“The Lone Star State approaches electricity policy—among other things—a bit differently,” wrote the R Street Institute’s Devin Hartman in “Testing Texas power.”
That “differently” is one benefit of the quasi-independent status of the ERCOT grid. While there are benefits to harmonization of rules across regions, there are also benefits to exploring alternatives to whatever currently happens to pass muster among a handful of FERC regulators in Washington, DC.
Hartman’s introduction continues:
The Texas system creates a unique set of investment incentives for power plant and demand-side resource developers. Combined with shifting market fundamentals, this structure has contributed to the best electric industry performance of any state in the past decade, while simultaneously retiring old polluting facilities and ushering in a new wave of clean energy development. More than 5,600 megawatts of fossil-fuel capacity will retire or mothball in the coming year, while 2,200 megawatts of natural gas, wind and solar look to come online this winter, along with growing prospects for energy storage.
Such economic shifts foreshadow political ones…. [Links in source.]
Hartman notes some of the ongoing efforts to refine the pricing mechanism in the ERCOT market, much of it surrounding the price consequences of reliability and other out-of-market steps taken by the grid operator.
Also of note, from Peter R. Hartley, Kenneth B. Medlock, and Olivera Jankovska with the Baker Institute at Rice University, “Electricity Reform and Retail Pricing in Texas.” The abstract:
Electricity market reforms have pursued two main goals, both aimed at increasing economic efficiency. The first is to make prices more reflective of costs so that consumers can make more efficient decisions about where and when to consume electricity. The second goal is to ensure that suppliers minimize the costs of supply. How successful has electricity market reform in Texas been with regard to achieving these goals? We focus on one aspect of this overall set of desired outcomes, namely whether movements in retail prices reflect wholesale market prices and whether reform has delivered cost reductions in the delivery of energy services by retailers. We find clear evidence that retail prices in competitive market areas better reflect wholesale prices and have moved favorably for consumers relative to wholesale prices. The same is not necessarily true for consumers in non-competitive market areas. This suggests that competitive retail markets have delivered cost reductions consistent with electricity service providers reducing their marginal costs. The effort that Texas undertook over a decade ago to introduce competition into the retail electricity supply thus appears to be yielding the benefits to consumers that were intended in competitive areas. Consumers in less competitive areas do not appear to have benefited as much.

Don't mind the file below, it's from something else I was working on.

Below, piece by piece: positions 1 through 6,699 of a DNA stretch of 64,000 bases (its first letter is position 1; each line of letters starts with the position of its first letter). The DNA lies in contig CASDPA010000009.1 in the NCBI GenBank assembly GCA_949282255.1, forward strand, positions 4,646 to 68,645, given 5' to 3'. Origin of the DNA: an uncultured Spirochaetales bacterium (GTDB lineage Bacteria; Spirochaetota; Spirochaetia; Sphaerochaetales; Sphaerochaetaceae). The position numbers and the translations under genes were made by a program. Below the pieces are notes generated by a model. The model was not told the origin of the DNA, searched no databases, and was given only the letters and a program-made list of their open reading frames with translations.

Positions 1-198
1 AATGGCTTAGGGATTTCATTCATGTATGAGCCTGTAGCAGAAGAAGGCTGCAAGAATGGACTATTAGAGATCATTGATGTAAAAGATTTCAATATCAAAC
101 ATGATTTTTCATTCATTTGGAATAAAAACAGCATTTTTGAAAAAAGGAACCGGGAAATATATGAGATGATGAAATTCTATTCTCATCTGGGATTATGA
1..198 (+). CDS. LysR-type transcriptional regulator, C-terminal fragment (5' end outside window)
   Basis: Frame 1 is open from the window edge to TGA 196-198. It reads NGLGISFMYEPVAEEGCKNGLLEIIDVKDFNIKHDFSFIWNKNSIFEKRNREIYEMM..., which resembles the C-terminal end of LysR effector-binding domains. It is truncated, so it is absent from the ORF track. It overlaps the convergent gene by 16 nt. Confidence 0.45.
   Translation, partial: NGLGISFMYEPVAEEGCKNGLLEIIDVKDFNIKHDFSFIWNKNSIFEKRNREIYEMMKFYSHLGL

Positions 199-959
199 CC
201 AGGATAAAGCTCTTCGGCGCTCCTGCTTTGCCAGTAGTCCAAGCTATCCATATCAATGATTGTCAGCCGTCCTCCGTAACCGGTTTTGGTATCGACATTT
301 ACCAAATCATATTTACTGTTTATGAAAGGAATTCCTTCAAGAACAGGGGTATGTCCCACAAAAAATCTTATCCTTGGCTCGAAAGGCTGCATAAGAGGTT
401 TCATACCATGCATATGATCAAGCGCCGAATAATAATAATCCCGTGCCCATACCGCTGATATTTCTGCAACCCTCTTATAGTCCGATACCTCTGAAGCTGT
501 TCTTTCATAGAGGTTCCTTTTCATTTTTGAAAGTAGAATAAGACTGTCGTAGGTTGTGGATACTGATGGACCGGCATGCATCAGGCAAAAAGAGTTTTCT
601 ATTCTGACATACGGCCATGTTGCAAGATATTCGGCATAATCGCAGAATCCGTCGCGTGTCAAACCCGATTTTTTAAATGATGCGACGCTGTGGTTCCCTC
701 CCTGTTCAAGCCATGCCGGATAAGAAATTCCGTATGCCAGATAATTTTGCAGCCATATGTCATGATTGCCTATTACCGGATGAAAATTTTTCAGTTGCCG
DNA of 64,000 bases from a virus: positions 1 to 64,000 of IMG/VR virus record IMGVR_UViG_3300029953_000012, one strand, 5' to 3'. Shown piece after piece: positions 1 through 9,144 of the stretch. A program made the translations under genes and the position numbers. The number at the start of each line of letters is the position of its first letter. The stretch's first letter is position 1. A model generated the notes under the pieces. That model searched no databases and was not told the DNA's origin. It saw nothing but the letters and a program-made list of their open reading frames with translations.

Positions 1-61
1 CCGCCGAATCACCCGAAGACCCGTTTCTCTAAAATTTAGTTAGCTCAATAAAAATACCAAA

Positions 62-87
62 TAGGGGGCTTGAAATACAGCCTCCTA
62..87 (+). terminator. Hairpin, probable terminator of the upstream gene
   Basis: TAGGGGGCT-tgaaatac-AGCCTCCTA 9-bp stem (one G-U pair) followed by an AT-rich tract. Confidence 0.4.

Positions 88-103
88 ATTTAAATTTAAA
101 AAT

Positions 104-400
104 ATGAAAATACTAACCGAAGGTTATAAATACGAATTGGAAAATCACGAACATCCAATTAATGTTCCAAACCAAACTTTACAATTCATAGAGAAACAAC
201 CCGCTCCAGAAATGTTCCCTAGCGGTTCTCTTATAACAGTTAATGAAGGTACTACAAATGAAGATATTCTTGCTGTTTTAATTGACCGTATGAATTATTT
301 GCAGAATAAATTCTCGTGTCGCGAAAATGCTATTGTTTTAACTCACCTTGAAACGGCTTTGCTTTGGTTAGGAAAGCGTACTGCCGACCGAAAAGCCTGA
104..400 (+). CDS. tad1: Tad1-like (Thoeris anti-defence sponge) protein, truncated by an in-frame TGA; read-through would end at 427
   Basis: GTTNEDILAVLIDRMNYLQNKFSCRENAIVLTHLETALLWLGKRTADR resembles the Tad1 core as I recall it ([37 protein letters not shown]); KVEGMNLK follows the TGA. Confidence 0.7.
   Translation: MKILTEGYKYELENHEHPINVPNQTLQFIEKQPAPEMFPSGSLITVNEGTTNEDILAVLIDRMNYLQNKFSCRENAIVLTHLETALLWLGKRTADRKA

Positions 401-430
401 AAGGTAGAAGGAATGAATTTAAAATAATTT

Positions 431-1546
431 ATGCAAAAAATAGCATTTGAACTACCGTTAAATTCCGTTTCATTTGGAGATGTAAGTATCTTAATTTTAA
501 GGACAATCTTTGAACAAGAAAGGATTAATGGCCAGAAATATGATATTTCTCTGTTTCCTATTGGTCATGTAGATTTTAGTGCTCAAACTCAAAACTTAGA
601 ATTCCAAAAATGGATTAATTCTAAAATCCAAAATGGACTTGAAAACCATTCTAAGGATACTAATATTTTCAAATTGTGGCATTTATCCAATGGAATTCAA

In somewhat related news, the city of Lubbock, Texas, is working to shift its municipal utility Lubbock Power & Light (LP&L) from the Southwest Power Pool to the ERCOT power market. City leadership has committed to opting into the competitive electric retail market in Texas once the switch to ERCOT is complete. The linked story suggests a long-term contract with SPP-based supplies could hamper the move, but I suspect it is nothing a little negotiation cannot handle. (More from RTO Insider and the Houston Chronicle).
LP&L would become the first municipal utility in Texas to opt-in to competition in ERCOT, but Lubbock residents enjoyed over 90 years of head-to-head electric utility competition and many residents are eager for it to return. A hearing on the Lubbock effort is scheduled for January 17 and 18, 2018, at the PUCT in Austin.
BACKGROUND and additional links on electric competition in Lubbock available here. The now classic Reason magazine article on Lubbock, “Two utilities are better than one,” from October 1981. See also Walter J. Primeaux, Direct Electric Utility Competition: The Natural Monopoly Myth, which is out of print but can be found for sale used.